customer support as the heavy cable hitters; as pointed out in Kretkowski‘s article ―they are
equipped to respond to problems with transmission over the network, because they own the
network.‖ Currently, as of 2007, CableVision and Time Warner Cable each have approximately
1 million VoIP customers and are growing. See Appendix A for details on Skypes revenue
growth for 2006 and first quarter 2007 and Appendix B for industry revenue growth over the
same period.
          The outlook in the North American market is not the same in the European market.
According to GigaOM, consumer VoIP subscribers will reach 40% in Europe by 2011, compared
with the US forecast of only 20%.24 The article highlights the main reason behind this slow
growth in the VoIP market in North America as the slow push from telecoms and cable
providers, while big hitters like Vonage are said to have ―fallen on hard times‖. This is where
Skype comes into play. Although the company has also seen a slow down in North American
growth25, Skype is very popular in the European market. Skype‘s strategic move to WiFi
enabled calls will accelerate growth within the European market26. Furthermore, ―Analysis
predicted that cellular VoIP revenues would surpass those of fixed-line VoIP by 2012,
generating some $25.9 billion in the U.S. and Europe.‖27 The line graph in Appendix C is from

     Page 7 of 17
GigaOM and shows growth estimates of subscribers for the VoIP industry in both the US and
        As we step back from the picture painted of Skype‘s business model, its evolution over
time and its new strategic moves in the market place since the eBay acquisition, there is a very
real threat from direct competition, industry changes, and substitutes. Most users use their
telephones for local and national long distance, as opposed to international calls. This gives
VoIP providers like Cable and Telecom companies an edge over Skype since they already have
the interconnection without a special ‗SkypeOut/In‘ plan. Additionally, other key contenders who
provide substitute products like cellular carriers offering ‗unlimited or weekend‘ calling plans,
(available for use after peak hours and on weekends or bulk packages) allowing mobility, are
not to be taken lightly. However, the largest threat to the VoIP subscriber market is the Cable
providers. Cable providers bundle their offerings making switching to VoIP easy and offer
combined services to create a perceived value package. They even obfuscate the VoIP services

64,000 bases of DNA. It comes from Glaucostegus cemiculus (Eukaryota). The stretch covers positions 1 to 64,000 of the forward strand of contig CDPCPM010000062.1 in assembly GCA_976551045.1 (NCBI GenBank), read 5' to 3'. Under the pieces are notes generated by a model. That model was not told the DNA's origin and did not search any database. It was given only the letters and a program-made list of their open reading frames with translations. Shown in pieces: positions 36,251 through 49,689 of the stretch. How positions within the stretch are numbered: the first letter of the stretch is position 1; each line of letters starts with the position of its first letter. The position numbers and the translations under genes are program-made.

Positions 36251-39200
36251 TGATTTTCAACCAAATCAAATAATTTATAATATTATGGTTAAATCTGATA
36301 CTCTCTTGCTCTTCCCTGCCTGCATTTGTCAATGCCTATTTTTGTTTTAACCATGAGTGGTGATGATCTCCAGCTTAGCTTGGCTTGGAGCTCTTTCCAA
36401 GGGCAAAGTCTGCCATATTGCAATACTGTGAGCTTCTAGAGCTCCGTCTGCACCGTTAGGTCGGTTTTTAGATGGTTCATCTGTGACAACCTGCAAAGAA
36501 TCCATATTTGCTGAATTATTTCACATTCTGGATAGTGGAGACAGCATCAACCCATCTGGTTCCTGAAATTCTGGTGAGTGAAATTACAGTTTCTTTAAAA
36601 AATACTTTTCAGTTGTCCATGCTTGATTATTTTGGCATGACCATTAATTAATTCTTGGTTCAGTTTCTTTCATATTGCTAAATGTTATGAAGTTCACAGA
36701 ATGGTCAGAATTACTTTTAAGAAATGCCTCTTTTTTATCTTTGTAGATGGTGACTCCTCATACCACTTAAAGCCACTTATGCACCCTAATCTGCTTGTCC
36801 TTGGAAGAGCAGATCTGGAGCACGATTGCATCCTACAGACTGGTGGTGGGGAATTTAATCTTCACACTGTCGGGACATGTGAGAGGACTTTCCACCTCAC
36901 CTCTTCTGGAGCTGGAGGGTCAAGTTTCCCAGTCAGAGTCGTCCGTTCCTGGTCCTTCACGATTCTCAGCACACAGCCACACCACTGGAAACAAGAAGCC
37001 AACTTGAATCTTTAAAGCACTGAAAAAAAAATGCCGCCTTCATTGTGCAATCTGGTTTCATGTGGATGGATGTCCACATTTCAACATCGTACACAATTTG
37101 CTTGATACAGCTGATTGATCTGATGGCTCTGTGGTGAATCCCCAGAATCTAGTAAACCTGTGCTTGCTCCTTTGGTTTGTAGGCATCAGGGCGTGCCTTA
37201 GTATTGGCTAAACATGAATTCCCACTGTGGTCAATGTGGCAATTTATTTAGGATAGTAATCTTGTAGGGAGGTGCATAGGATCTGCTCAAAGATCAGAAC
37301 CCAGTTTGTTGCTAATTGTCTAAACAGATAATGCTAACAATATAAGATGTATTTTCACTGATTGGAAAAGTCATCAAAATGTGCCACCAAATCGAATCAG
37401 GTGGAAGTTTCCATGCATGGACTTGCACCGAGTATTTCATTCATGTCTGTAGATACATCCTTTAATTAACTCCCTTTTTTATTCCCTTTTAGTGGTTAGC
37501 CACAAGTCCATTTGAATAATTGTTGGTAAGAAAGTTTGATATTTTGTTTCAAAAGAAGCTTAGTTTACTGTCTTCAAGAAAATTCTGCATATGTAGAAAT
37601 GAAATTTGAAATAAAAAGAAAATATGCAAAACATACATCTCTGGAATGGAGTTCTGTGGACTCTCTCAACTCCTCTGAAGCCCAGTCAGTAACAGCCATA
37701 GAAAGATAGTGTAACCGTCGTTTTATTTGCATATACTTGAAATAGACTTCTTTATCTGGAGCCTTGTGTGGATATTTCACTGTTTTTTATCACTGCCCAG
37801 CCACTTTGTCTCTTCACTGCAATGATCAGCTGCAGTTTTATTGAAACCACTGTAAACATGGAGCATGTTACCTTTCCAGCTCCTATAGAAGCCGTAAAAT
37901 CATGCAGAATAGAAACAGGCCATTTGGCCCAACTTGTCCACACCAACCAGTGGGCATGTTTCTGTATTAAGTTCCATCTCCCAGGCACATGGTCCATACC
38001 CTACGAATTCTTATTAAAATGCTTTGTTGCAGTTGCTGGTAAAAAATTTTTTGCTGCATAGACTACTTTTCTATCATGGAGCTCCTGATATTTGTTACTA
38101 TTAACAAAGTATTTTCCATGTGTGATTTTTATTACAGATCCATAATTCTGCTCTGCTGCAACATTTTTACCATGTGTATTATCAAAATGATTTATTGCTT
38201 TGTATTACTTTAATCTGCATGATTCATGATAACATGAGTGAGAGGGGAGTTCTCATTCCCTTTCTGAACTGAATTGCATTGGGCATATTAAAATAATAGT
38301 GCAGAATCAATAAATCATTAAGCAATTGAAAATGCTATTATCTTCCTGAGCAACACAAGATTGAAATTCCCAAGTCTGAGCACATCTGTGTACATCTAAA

with terms like ‗digital telephone service‘ to add a comfort level to the non-tech savvy consumer.
        The VoIP industry has amazing growth potential; it will be difficult for Skype to sustain
edge given the now aggressive Cable industry players. Even as direct competitors like Vonage
struggle to maintain their market share, Skype will need to focus its energies on differentiating
its product to overcome the perceived value packages that Cable companies offer. It is
important that Skype no longer relies on word-of-mouth advertising and aggressively seeks to
further its market share by creating value relationships, innovation and product differentiation,
and superior quality.


        The following SWOT analysis breaks down the Skype business model into several
platforms for high-variety strategy and strategic vision (See Appendix D for figure on Platform
Thinking). Vision is the term often used with strategy since it requires setting goals and plans on
obtaining these goals. Relevant platforms outlined are part of the strategic leverage that is
needed to be successful in any market, including eCommerce. These platforms are used to
manage technology companies with the objective of adapting to the global economy where
innovative changes are frequent.

       Strengths                          Weaknesses                          Opportunities                                 Threats
Intellectual Capital – Process Platform
Proprietary signaling protocols      P2P network relies on the            Skype could prioritize its traffic over   Algorithm used may contain
are closed. Protocols allows         connection speeds of its users and   network lines. IPv6 packet (An 8-bit      additional unknown flaws as it
Skype to traverse firewalls and      broadband connections are            field that describes the packet's         did prior to August 16th and
NAT routers. Packet information      needed or performance suffers.       priority) could help to eliminate edge    caused the Skype network to
is encrypted                                                              cable competitors have since they         crumble again, this could be
                                     If enough supernodes go down         own the lines they can give their         used to question Skypes future